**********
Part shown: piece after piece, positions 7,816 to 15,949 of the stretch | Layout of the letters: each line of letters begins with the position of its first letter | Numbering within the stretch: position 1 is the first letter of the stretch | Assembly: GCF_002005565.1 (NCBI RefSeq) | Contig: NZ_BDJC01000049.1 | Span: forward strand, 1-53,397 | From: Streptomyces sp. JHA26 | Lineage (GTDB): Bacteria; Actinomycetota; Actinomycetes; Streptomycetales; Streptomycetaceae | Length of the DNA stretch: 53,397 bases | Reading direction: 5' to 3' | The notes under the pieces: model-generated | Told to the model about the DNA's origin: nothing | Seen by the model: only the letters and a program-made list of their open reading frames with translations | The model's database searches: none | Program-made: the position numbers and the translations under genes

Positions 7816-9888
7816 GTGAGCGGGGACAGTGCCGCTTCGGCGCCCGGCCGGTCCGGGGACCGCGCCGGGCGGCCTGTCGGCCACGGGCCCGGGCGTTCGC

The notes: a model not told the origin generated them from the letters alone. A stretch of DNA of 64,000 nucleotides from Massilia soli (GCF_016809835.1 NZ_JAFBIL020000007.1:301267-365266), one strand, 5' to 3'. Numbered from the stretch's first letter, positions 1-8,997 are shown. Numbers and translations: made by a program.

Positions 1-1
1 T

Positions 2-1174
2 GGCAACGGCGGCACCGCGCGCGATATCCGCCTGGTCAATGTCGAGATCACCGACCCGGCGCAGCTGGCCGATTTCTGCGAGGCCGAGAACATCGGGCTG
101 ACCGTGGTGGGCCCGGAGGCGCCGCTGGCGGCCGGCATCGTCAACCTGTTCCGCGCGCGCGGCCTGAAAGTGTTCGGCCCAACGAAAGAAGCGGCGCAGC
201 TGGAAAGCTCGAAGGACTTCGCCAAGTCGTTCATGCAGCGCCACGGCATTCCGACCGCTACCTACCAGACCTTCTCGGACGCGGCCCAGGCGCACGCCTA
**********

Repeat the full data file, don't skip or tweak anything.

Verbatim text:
Part shown: piece after piece, positions 7,816 to 15,949 of the stretch | Layout of the letters: each line of letters begins with the position of its first letter | Numbering within the stretch: position 1 is the first letter of the stretch | Assembly: GCF_002005565.1 (NCBI RefSeq) | Contig: NZ_BDJC01000049.1 | Span: forward strand, 1-53,397 | From: Streptomyces sp. JHA26 | Lineage (GTDB): Bacteria; Actinomycetota; Actinomycetes; Streptomycetales; Streptomycetaceae | Length of the DNA stretch: 53,397 bases | Reading direction: 5' to 3' | The notes under the pieces: model-generated | Told to the model about the DNA's origin: nothing | Seen by the model: only the letters and a program-made list of their open reading frames with translations | The model's database searches: none | Program-made: the position numbers and the translations under genes

Positions 7816-9888
7816 GTGAGCGGGGACAGTGCCGCTTCGGCGCCCGGCCGGTCCGGGGACCGCGCCGGGCGGCCTGTCGGCCACGGGCCCGGGCGTTCGC

The notes: a model not told the origin generated them from the letters alone. A stretch of DNA of 64,000 nucleotides from Massilia soli (GCF_016809835.1 NZ_JAFBIL020000007.1:301267-365266), one strand, 5' to 3'. Numbered from the stretch's first letter, positions 1-8,997 are shown. Numbers and translations: made by a program.

Positions 1-1
1 T

Positions 2-1174
2 GGCAACGGCGGCACCGCGCGCGATATCCGCCTGGTCAATGTCGAGATCACCGACCCGGCGCAGCTGGCCGATTTCTGCGAGGCCGAGAACATCGGGCTG
101 ACCGTGGTGGGCCCGGAGGCGCCGCTGGCGGCCGGCATCGTCAACCTGTTCCGCGCGCGCGGCCTGAAAGTGTTCGGCCCAACGAAAGAAGCGGCGCAGC
201 TGGAAAGCTCGAAGGACTTCGCCAAGTCGTTCATGCAGCGCCACGGCATTCCGACCGCTACCTACCAGACCTTCTCGGACGCGGCCCAGGCGCACGCCTA